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Nosy Crow: Lessons Learned From Children’s Book Apps

Nosy Crow has some of the best book apps on the Apple App Store today and they have continued to improve upon their past successes. They have successfully translated some of their picture books into apps. They have also published a line of books exclusively for the iPad that won a multitude of awards for their interactivity and innovative apps. Their Little Red Riding Hood by Nosy Crow app alone has won App Store’s Best Apps of 2013, Parents’ Choice Gold Award, Children’s Technology Review Editor’s Choice Award, and was on The Observer’s 50 Best Apps of 2013 list. But what can other publishers, even non-children’s publishers, learn from this company’s success with book apps? Electronic books are a new and evolving form of reading. Their final form is still unknown. Book apps offer a freedom for creativity and innovation that many of the other electronic book platforms do not allow. Apps allow for room to explore the content with added features to enhance the reading while remaining in a format that is widely available to and trusted by buyers. All publishers can learn from book app creators like Nosy Crow to innovate and test the boundaries of digital books.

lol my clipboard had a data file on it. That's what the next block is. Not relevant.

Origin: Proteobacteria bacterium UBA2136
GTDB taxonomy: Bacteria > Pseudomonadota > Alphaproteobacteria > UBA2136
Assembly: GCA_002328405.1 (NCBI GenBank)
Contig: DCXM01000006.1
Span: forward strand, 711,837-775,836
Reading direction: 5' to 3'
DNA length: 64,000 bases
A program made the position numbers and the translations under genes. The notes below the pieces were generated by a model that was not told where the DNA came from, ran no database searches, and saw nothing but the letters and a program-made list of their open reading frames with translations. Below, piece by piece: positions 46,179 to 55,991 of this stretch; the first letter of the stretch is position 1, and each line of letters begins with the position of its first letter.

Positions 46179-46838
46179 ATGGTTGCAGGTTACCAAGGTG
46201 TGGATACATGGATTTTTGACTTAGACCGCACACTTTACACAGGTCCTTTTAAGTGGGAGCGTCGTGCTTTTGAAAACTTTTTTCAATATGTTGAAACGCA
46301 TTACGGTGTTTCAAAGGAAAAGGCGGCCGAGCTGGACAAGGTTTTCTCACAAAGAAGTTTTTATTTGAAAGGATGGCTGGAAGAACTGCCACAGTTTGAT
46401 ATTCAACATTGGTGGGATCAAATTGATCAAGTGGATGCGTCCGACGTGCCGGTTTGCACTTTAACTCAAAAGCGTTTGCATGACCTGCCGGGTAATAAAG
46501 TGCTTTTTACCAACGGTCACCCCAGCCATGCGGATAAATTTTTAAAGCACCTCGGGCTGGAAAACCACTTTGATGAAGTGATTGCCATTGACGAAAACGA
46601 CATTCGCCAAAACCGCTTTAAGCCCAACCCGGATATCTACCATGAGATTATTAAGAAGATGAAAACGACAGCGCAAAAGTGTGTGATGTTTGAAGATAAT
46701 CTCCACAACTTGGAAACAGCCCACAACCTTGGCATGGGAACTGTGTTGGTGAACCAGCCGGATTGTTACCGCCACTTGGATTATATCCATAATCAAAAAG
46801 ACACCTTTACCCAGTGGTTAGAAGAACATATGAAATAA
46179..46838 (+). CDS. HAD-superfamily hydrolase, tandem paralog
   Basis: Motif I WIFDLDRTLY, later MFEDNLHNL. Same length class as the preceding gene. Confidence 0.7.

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You’re so vain: debunking the self-publishing stigma

Justin Bieber. When a talent scout discovered his homemade videos on YouTube, no one thought, “you’re so vain.” In fact, if imitation is the finest form of flattery, then wanna-be musicians, who began sharing their singing selfies with the world, actually thought him enterprising.